This chapter discusses the decision of the Court of Appeal in The Hongkong Fir, one of the most important English contract cases of the 20th century. In this analysis of the Hongkong Fir case I argue that close consideration of the case law, coupled with an appreciation of the historical background, reveals certain flaws in the current general understanding of the decision. In particular I argue, first, that the reasoning in the case was not as novel as has sometimes been suggested; secondly, that the most novel aspect of that reasoning (the suggestion that there was a third category of terms – later christened ‘innominate’ or ‘intermediate’ terms – alongside conditions and warranties) was not as central to the analysis as it is generally assumed to have been; and, thirdly, that another, very important, aspect of the reasoning in the case (the very strong connection between the rules governing discharge by frustration and discharge for breach) tends now to be overlooked.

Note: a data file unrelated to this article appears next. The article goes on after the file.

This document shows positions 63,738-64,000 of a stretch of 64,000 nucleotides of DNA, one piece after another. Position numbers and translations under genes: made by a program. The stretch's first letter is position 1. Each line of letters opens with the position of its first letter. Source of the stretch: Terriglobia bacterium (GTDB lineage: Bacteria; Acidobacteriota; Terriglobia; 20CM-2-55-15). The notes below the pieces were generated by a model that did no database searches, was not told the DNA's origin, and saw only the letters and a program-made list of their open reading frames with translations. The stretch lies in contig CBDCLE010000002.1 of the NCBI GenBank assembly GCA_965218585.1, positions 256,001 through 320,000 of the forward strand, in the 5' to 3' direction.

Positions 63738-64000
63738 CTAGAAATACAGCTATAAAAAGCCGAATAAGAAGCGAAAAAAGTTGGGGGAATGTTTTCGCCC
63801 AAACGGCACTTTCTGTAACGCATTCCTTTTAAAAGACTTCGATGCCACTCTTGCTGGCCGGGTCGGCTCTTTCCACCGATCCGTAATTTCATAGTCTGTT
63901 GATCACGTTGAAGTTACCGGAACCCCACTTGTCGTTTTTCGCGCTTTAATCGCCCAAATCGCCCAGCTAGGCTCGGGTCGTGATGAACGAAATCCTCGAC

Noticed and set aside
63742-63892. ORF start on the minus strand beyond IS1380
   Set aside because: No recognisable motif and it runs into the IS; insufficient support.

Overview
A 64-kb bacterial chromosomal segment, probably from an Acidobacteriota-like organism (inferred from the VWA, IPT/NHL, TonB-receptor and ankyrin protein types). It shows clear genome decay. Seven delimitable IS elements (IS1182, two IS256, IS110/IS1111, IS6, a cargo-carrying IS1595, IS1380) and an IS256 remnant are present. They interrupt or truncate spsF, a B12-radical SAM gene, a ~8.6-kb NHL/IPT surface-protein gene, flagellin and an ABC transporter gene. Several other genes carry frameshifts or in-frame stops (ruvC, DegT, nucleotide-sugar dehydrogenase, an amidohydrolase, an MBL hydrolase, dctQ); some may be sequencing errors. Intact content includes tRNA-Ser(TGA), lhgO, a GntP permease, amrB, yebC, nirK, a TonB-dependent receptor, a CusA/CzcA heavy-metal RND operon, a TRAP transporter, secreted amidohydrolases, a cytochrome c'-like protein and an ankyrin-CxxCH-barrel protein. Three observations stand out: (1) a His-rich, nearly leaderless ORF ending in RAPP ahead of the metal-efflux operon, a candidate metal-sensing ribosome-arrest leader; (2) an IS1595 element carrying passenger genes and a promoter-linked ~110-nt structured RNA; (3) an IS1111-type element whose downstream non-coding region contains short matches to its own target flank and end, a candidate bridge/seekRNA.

Nolan, Donal, Hongkong Fir Shipping Co Ltd v Kawasaki Kisen Kaisha Ltd, the Hongkong Fir (1961) (May 30, 2008). Charles Mitchell and Paul Mitchell (eds), Landmark Cases in the Law of Contract (Hart 2008) 269-297.